"Ornament und Bildentwurf," (Ornament and Design Process) is the book created at the Imagelab Workshop at Basel where pattern and ornament and complexity were recently explored. If you can get your hands on it, it's really worth reading. Signals a big change. And may be a response to the interests of the students, a sort of bottom-up reverse osmosis. Which would also be a new thing at Basel.

Here's a quote by Orlando Budelacci, a contributor:

"Ornament is not only adornment, decorative accessory and luxurious decoration: above all, it is no crime."

The walls are closing in. Everything I know to be true is being challenged. I must lie down.

Basel: Reduction vs. complexity

I just had the pleasure of sitting in on a lecture about identity design by Michael Renner, currently Head of the Visual Communication Institute at The Basel School of Design. His review of the creation of marks and systems was very well thought-out and inspiring, but of particular interest to me was the student work he showed at the end of his lecture-- work that explores the signs and symbols people choose to communicate their individuality--their identity. This work is quite unlike anything I had ever seen come out of Basel. The idea of exploring the meanings expressed in complexity is certainly not an idea I naturally associate with Swiss design education, the long-time champion of boiled-down-to-the-essence, ever-simplified reduction. Neither the individual nor the individuality of subjects and objects was high on the list of values in former Basel eras. This exploration of identity and complexity in the layering of meaning represents a sea-change in the way design education is being examined and redefined at Basel. I tip my hat to Michael Renner for balancing reduction and complexity in the current equation.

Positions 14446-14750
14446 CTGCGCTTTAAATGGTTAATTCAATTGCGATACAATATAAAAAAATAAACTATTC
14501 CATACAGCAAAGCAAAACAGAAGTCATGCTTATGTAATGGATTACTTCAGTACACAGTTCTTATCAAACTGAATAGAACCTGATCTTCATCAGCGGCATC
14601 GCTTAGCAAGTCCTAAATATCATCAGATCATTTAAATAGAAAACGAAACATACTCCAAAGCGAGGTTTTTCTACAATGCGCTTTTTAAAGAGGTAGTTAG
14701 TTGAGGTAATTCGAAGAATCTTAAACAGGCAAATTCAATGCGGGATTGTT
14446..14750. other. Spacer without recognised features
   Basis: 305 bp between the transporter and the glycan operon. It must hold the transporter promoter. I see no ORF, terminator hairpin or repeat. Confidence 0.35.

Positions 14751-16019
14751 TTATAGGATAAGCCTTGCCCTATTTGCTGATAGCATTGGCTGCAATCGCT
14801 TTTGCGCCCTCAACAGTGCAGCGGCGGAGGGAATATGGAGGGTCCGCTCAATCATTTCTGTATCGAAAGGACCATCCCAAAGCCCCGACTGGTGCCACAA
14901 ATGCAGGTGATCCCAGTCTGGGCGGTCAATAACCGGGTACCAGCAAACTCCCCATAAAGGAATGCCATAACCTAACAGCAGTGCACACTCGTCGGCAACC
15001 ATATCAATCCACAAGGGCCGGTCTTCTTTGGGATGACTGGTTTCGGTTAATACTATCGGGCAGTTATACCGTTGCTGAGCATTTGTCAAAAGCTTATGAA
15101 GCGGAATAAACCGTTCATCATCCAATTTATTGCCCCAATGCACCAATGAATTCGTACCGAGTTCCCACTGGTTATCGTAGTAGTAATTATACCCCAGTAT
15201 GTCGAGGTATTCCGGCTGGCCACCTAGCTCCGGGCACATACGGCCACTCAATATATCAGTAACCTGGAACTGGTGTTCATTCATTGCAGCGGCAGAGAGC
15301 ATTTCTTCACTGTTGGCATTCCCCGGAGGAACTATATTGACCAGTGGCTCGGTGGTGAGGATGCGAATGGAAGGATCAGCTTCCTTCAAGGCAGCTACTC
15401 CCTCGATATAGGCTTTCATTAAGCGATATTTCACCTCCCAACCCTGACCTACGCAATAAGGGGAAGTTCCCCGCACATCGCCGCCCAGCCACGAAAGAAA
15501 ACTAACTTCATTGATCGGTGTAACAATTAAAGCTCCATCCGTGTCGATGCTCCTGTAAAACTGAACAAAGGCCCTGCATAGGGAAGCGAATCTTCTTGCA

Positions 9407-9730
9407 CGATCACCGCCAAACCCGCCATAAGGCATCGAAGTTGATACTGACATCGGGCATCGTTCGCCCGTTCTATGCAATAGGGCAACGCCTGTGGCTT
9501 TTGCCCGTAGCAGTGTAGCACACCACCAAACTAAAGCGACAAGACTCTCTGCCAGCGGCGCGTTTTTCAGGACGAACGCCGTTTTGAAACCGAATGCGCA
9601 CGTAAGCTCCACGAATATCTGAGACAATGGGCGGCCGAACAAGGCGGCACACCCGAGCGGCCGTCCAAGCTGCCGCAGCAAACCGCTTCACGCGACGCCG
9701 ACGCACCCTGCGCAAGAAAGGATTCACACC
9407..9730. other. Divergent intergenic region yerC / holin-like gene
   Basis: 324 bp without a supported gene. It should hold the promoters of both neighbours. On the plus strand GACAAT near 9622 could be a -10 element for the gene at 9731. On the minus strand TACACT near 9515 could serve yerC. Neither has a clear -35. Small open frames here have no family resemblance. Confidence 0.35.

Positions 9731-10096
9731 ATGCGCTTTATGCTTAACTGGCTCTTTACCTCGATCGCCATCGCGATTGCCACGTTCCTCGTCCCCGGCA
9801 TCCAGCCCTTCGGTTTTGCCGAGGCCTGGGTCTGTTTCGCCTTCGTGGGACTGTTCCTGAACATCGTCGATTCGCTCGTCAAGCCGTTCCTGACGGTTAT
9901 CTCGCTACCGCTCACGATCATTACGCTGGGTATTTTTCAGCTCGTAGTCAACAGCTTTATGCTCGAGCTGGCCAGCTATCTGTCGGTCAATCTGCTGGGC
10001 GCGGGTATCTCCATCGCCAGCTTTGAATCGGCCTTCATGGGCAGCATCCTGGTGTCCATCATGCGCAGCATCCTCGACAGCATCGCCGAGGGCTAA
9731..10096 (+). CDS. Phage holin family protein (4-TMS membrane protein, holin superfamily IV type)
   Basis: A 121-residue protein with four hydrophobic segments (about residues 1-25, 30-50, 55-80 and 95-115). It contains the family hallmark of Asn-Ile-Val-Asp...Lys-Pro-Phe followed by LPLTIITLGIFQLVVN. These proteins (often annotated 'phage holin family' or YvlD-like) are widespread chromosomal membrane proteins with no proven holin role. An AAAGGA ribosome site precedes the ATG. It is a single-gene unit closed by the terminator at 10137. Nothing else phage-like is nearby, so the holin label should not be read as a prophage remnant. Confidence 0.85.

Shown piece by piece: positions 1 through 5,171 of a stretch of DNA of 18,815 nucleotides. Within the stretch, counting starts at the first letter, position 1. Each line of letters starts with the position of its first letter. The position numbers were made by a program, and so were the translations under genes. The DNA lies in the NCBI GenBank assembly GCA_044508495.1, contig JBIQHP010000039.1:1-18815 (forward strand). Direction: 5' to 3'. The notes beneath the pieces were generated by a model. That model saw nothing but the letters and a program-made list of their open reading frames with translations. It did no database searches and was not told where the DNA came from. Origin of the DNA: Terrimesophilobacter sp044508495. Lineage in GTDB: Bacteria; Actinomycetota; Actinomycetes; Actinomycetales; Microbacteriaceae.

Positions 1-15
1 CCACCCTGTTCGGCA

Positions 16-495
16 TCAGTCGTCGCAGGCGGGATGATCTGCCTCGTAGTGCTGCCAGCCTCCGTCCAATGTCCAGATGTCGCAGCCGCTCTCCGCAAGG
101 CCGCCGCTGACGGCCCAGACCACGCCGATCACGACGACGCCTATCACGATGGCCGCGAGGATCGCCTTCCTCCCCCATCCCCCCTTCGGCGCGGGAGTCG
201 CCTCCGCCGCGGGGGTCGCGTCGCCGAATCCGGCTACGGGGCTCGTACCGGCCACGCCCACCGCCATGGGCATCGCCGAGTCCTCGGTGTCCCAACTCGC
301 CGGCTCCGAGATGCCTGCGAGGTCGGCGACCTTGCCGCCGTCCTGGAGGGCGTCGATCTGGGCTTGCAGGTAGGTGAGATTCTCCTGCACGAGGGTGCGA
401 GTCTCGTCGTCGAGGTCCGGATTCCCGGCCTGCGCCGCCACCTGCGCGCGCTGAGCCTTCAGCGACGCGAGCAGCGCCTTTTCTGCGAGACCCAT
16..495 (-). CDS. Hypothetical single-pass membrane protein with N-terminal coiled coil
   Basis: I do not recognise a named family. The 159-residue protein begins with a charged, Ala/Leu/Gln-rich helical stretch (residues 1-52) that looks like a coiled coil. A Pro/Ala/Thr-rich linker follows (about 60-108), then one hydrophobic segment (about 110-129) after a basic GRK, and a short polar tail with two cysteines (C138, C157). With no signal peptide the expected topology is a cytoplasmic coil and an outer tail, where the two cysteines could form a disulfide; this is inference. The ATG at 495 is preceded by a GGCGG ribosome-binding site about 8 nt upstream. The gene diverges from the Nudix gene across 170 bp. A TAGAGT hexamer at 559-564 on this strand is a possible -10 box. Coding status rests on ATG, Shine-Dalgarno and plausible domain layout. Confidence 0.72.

My Old Island

I hadn't been to New York in a while because I had been avoiding my literary agent who expected a manuscript. So going from my island, land of orcas, trees and fog, to my old island, land of traffic, people and big buildings, was a reentry into contemporary life. A few observations on cultural changes since 2007:

1. More beeping, less chatting:
Many more single beeps around, signaling the turn of lights or the readiness of a bagel, but far less public chatting on cell phones. A great thing about texting! All those teeth-meltingly tiresome overheard conversations on the bus now relegated to the keyboard. Lovely.

2. Anyone who thinks he is in the fashion business is actually in the jeans business and must accept his fate.

3. The nasal labial fold is a thing of the past. In the last two years, the usage of facial fillers has hit my business contacts.

4. Light blue is the new white for teeth. Scary when you don't expect it.

5. Bookstores have more tables and fewer books. Hardcover books sport newsprint pages. Vampires rule the racks. And books about green eating. And about how not to look old.

6. A lot of old people are going around with chopped bangs and low-rise jeans and big belts, squinting to see the tiny type on their ipod touch and looking pathetic. Luckily, their corns keep them from sporting gladiator sandals.

 

I did not write "Drosophila Retrotransposons."

Oddly, I am not the author of "Polymorphism of canonical and noncanonical gypsy sequences in different species of Drosophila melanogaster subgroup: possible evolutionary relations."

I know I seem like the type to be in there with my tweezers figuring out a fruit fly's genetic code, but sadly I am not. The genetic authorship can pretty much be attributed to one Natalia V Lyubomirskaya and one Yuriy V Ilyin. Somehow, not all web crawlers can see the difference between those two names and mine. If one more person emails me wondering about my views on whether mobile genetic elements constitute a substantial part of the eukaryotic genome I am going to go out and kick a dog.